TE
Jermichael Finley Green Bay Packers Finley is coming back from a serious cartilage injury and could be rusty early on. The Packers have plenty of weapons and may want to see what they have in rookie DJ Williams if Finley struggles to recover, since the veteran is a free agent after this year. If healthy, Finley should be fine, but be aware you are taking a considerable risk and could find a comparable tight end at a lesser cost than his average placement of the sixth round.
PK
Sebastian Janikowski Oakland Raiders The Raiders' offense could take a step back in 2011 with the loss of offensive guard Robert Gallery and the firing of O-line guru Tom Cable. Janikowski is coming off a career year and his track record suggests it was an aberration. He's still a starting kicker but doesn't deserve to be the top one chosen.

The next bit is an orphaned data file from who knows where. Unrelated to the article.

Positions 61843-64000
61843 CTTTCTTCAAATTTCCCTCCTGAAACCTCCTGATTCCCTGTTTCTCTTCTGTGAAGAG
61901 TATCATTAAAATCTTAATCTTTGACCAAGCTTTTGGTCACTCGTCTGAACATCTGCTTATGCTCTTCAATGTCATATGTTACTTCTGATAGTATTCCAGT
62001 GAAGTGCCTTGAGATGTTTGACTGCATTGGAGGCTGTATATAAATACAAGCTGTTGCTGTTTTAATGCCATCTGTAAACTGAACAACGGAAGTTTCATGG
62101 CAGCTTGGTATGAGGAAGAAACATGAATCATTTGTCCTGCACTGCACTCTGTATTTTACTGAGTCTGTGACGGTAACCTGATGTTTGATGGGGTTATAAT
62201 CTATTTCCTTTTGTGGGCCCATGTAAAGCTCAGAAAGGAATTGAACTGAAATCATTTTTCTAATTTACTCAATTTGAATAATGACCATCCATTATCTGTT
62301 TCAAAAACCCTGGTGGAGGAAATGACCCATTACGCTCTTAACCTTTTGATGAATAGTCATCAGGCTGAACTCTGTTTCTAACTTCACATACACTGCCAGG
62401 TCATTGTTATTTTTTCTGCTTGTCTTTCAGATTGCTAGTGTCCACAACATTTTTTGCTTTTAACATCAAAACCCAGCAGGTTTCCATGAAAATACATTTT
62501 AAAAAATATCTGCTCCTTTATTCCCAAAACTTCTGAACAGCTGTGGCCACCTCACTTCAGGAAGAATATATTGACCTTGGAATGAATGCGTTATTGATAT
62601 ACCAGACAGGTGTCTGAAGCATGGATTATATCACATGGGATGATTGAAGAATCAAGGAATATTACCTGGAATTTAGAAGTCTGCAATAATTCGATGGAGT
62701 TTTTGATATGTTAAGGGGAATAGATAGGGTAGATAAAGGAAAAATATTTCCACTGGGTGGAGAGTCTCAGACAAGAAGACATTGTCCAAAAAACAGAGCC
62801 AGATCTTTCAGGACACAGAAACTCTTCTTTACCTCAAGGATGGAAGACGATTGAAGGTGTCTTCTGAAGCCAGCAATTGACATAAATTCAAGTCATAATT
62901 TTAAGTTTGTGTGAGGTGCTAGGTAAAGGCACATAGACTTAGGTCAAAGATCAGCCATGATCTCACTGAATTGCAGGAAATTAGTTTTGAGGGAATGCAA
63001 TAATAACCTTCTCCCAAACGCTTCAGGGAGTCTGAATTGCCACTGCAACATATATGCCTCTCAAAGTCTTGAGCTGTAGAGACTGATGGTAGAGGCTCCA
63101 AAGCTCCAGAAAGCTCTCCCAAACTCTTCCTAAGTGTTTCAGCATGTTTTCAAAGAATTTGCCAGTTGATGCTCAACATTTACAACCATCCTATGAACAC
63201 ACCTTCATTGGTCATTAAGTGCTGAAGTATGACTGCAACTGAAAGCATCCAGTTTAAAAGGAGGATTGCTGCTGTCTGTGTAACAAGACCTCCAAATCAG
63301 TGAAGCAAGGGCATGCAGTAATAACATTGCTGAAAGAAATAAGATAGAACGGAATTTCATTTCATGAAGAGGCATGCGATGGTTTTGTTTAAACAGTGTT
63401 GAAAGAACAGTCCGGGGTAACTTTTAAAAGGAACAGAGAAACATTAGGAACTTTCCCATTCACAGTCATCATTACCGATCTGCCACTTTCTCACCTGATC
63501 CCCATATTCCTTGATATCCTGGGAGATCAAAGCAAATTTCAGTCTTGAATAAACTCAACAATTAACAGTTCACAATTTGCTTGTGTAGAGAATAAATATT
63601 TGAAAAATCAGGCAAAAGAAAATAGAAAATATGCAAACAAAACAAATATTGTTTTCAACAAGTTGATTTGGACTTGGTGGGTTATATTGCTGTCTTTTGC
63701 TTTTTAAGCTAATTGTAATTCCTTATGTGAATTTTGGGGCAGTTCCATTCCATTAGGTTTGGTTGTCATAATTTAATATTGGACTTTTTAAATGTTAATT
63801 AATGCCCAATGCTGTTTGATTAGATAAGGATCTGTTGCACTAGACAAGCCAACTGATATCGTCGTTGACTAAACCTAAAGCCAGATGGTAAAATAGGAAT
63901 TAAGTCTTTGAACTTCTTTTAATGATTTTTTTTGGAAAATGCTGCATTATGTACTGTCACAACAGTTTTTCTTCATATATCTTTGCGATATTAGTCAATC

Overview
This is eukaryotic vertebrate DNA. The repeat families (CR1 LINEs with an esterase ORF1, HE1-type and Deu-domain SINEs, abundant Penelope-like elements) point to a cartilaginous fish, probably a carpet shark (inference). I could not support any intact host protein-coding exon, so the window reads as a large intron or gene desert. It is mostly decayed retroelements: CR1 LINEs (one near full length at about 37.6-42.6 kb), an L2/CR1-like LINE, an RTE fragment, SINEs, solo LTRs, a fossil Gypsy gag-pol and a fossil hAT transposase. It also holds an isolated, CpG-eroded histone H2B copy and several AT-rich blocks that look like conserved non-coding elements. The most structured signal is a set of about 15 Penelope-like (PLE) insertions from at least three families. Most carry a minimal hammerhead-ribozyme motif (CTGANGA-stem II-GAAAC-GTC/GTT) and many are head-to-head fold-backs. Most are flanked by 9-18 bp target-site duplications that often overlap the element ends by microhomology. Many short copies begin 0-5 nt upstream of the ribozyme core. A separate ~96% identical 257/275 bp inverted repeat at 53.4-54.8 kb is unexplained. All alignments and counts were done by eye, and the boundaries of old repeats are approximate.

DT
Baltimore Ravens Baltimore Ravens Baltimore's secondary is still a big liability, and their pass rush was very mediocre under Greg Mattison, who has been replaced by former Ravens secondary coach Chuck Pagano, which isn't encouraging. Pagano has no NFL experience as a defensive coordinator. Baltimore's personnel hasn't been bolstered, and this group is long in the tooth at key positions. The Ravens simply don't have what it takes to generate enough pressure and create an ample amount of turnovers to be a top-flight fantasy unit anymore.
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About Cory J. Bonini

Cory is KFFL's General Manager. In late 2002, he joined the KFFL staff as a research analyst and has been involved in fantasy sports since 1996. A member of the Fantasy Sports Trade Association, as well as Fantasy Sports Writers Association, Bonini has been featured in print, on radio and on scores of websites. Bonini co-hosted Big Lead Sports on SiriusXM Fantasy Sports Radio from 2011 to 2012.

Bonini was recognized with the 2010 Best Article in Print Award from the FSWA and was a finalist for the same award in 2011. In '11, he finished first overall in the FSWA NFL experts challenge that featured 60 of the industry's best competitors.